Lt. Craig Longworth, of the St. Louis County Police Department, said, “These are a lot of violent acts that occurred in a very short period of time.” “It appears that these are random acts.” Why? That’s a question I’m afraid I’m unable to answer.
A public alert was issued on Sept. 21 after the police revealed that the same gun had been used in three of the recent killings. Several more bodies were found in Ferguson, Missouri, including one with gunshot wounds to the head and hand just a few days later.
“They all had handgun casings in common. Richard Quinn, the F.B.I. special agent in charge in St. Louis, told reporters on Monday that the two bullets came from the same handgun. In addition, several witnesses and one victim had provided us with a detailed description of the subject’s physical characteristics.” But there was a snag there.
The police in Kansas City, where two more murders occurred in the same high-rise apartment building a few days apart at the end of October and the beginning of November, provided an important lead for the detectives. According to the affidavit, Mr. Reed was familiar enough with one of his victims to have exchanged hundreds of messages.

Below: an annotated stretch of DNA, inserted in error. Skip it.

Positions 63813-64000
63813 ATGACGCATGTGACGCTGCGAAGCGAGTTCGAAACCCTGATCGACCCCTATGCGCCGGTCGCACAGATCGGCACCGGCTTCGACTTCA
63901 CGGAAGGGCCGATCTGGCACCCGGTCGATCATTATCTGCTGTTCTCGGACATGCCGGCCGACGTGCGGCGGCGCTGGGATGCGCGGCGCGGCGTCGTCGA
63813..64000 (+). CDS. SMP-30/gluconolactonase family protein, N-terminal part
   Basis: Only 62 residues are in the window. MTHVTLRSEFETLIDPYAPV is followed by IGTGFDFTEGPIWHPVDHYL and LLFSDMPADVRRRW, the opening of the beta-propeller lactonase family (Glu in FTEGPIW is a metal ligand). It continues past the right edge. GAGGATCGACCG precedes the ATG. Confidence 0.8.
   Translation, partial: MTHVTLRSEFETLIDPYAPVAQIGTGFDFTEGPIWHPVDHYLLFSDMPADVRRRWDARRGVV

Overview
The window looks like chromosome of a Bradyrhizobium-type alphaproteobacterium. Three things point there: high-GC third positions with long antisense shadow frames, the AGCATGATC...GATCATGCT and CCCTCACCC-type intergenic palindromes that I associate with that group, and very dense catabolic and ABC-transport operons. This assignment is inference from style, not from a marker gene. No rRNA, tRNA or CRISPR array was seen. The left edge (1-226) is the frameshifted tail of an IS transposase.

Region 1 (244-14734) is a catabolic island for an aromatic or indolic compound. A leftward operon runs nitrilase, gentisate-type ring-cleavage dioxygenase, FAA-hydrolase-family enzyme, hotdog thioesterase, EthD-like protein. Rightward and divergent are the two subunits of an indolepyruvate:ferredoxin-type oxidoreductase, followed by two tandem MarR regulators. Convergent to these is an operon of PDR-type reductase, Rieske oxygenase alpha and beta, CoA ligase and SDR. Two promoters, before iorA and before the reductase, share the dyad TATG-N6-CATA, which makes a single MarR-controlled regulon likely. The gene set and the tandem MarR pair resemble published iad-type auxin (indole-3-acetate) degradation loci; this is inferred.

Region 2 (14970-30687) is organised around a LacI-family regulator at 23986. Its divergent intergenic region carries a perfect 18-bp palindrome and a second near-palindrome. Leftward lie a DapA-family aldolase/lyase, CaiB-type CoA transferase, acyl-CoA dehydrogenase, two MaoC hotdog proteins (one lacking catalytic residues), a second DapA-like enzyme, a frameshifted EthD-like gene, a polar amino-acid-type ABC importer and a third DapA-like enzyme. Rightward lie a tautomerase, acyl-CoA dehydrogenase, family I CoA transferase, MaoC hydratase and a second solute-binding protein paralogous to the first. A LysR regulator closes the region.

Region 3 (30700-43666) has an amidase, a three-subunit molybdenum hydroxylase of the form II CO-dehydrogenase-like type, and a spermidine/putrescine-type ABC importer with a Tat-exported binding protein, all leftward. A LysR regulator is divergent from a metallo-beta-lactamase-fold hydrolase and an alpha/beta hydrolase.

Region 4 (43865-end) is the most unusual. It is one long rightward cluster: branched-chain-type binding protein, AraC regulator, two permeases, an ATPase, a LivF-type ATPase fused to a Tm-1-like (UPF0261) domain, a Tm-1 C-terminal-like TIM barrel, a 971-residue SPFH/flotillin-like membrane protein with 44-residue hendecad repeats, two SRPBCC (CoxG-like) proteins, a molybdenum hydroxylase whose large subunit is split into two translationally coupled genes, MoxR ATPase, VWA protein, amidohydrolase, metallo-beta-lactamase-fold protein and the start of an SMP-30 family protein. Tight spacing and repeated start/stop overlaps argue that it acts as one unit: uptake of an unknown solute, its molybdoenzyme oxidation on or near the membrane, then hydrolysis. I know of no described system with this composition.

Surveillance footage showed a man with a crescent tattoo on his forehead fleeing the scene, according to the local police. According to the affidavit, Mr. Reed, who has a crescent tattoo on his forehead, had left his ID at the building’s front desk.
A ticket for Mr. Reed to return to St. Louis from Kansas City was purchased by the police on Friday, according to the department. He was pursued by a horde of people. Authorities detained him when they found a handgun linked to all of Missouri’s crime scenes in his possession when he got off the train in Independence, Mo.
Federal firearms trafficking charges were initially filed against Mr. Reed, but they were later dropped. Later, the city of St. Louis charged him with two homicides, and the county charged him with two more.